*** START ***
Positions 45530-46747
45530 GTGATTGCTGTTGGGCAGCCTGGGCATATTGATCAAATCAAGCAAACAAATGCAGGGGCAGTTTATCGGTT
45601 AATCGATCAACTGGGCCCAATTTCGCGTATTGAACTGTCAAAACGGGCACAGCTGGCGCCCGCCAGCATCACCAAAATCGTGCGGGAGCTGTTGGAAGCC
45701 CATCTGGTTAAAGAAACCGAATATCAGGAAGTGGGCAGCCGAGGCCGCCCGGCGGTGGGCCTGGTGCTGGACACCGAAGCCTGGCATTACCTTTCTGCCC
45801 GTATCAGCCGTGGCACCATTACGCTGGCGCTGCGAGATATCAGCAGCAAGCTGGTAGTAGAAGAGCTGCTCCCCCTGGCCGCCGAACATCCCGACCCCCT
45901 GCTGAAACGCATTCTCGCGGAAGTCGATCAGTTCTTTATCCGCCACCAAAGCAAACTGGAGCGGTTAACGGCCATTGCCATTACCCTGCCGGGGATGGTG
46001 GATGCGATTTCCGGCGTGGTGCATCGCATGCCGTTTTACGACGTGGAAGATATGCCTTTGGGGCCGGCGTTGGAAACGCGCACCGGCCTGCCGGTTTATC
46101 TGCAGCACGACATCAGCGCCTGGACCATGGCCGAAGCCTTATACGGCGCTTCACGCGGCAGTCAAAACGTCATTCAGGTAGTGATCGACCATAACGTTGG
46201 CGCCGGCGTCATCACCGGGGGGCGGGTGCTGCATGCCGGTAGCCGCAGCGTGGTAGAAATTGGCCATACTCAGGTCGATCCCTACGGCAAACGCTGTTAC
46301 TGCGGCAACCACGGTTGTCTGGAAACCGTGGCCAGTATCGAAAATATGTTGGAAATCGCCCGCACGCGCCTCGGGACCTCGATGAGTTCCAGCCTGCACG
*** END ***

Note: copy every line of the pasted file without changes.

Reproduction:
Positions 45530-46747
45530 GTGATTGCTGTTGGGCAGCCTGGGCATATTGATCAAATCAAGCAAACAAATGCAGGGGCAGTTTATCGGTT
45601 AATCGATCAACTGGGCCCAATTTCGCGTATTGAACTGTCAAAACGGGCACAGCTGGCGCCCGCCAGCATCACCAAAATCGTGCGGGAGCTGTTGGAAGCC
45701 CATCTGGTTAAAGAAACCGAATATCAGGAAGTGGGCAGCCGAGGCCGCCCGGCGGTGGGCCTGGTGCTGGACACCGAAGCCTGGCATTACCTTTCTGCCC
45801 GTATCAGCCGTGGCACCATTACGCTGGCGCTGCGAGATATCAGCAGCAAGCTGGTAGTAGAAGAGCTGCTCCCCCTGGCCGCCGAACATCCCGACCCCCT
45901 GCTGAAACGCATTCTCGCGGAAGTCGATCAGTTCTTTATCCGCCACCAAAGCAAACTGGAGCGGTTAACGGCCATTGCCATTACCCTGCCGGGGATGGTG
46001 GATGCGATTTCCGGCGTGGTGCATCGCATGCCGTTTTACGACGTGGAAGATATGCCTTTGGGGCCGGCGTTGGAAACGCGCACCGGCCTGCCGGTTTATC
46101 TGCAGCACGACATCAGCGCCTGGACCATGGCCGAAGCCTTATACGGCGCTTCACGCGGCAGTCAAAACGTCATTCAGGTAGTGATCGACCATAACGTTGG
46201 CGCCGGCGTCATCACCGGGGGGCGGGTGCTGCATGCCGGTAGCCGCAGCGTGGTAGAAATTGGCCATACTCAGGTCGATCCCTACGGCAAACGCTGTTAC
46301 TGCGGCAACCACGGTTGTCTGGAAACCGTGGCCAGTATCGAAAATATGTTGGAAATCGCCCGCACGCGCCTCGGGACCTCGATGAGTTCCAGCCTGCACG